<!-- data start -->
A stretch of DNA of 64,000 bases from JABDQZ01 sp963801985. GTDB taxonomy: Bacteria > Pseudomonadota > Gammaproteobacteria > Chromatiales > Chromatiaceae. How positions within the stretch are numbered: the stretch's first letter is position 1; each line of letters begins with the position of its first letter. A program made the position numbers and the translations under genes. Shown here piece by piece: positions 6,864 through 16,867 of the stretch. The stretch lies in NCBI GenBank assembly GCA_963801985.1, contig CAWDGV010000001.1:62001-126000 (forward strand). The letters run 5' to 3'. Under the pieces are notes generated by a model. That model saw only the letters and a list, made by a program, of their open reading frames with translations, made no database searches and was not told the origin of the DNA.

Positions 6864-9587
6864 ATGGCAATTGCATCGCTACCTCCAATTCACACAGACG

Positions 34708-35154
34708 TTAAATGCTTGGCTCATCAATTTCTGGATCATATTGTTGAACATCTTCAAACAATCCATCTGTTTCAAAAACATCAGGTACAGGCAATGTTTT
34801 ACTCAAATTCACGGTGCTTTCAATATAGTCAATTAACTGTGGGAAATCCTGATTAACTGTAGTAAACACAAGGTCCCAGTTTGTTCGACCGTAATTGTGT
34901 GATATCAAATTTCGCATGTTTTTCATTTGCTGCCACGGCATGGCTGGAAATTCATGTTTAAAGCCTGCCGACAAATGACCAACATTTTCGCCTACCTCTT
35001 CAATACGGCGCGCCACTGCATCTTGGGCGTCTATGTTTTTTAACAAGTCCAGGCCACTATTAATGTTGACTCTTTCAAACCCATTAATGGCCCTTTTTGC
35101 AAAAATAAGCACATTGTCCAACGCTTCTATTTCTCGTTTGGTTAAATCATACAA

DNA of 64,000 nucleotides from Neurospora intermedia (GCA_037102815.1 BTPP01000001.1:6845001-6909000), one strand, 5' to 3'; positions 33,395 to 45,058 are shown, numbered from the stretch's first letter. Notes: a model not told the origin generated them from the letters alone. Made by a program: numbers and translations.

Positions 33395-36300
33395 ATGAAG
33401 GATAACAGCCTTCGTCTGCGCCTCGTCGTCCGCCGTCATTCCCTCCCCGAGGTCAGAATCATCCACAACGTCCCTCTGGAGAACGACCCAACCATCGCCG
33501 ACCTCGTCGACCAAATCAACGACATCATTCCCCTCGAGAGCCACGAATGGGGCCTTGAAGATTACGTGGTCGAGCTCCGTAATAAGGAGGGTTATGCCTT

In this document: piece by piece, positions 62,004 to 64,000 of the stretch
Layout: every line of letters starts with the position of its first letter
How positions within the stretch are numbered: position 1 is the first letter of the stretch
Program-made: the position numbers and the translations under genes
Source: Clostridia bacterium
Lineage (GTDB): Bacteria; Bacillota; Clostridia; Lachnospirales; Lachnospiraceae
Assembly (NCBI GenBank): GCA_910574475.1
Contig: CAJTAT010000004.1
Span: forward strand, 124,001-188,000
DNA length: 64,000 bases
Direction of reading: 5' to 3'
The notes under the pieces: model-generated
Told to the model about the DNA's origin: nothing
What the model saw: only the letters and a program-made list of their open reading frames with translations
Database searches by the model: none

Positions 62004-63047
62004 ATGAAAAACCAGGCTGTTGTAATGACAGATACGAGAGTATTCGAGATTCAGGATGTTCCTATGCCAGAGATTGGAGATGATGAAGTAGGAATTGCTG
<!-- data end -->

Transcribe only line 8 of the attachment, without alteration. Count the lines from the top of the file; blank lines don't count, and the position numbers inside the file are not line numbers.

35001 CAATACGGCGCGCCACTGCATCTTGGGCGTCTATGTTTTTTAACAAGTCCAGGCCACTATTAATGTTGACTCTTTCAAACCCATTAATGGCCCTTTTTGC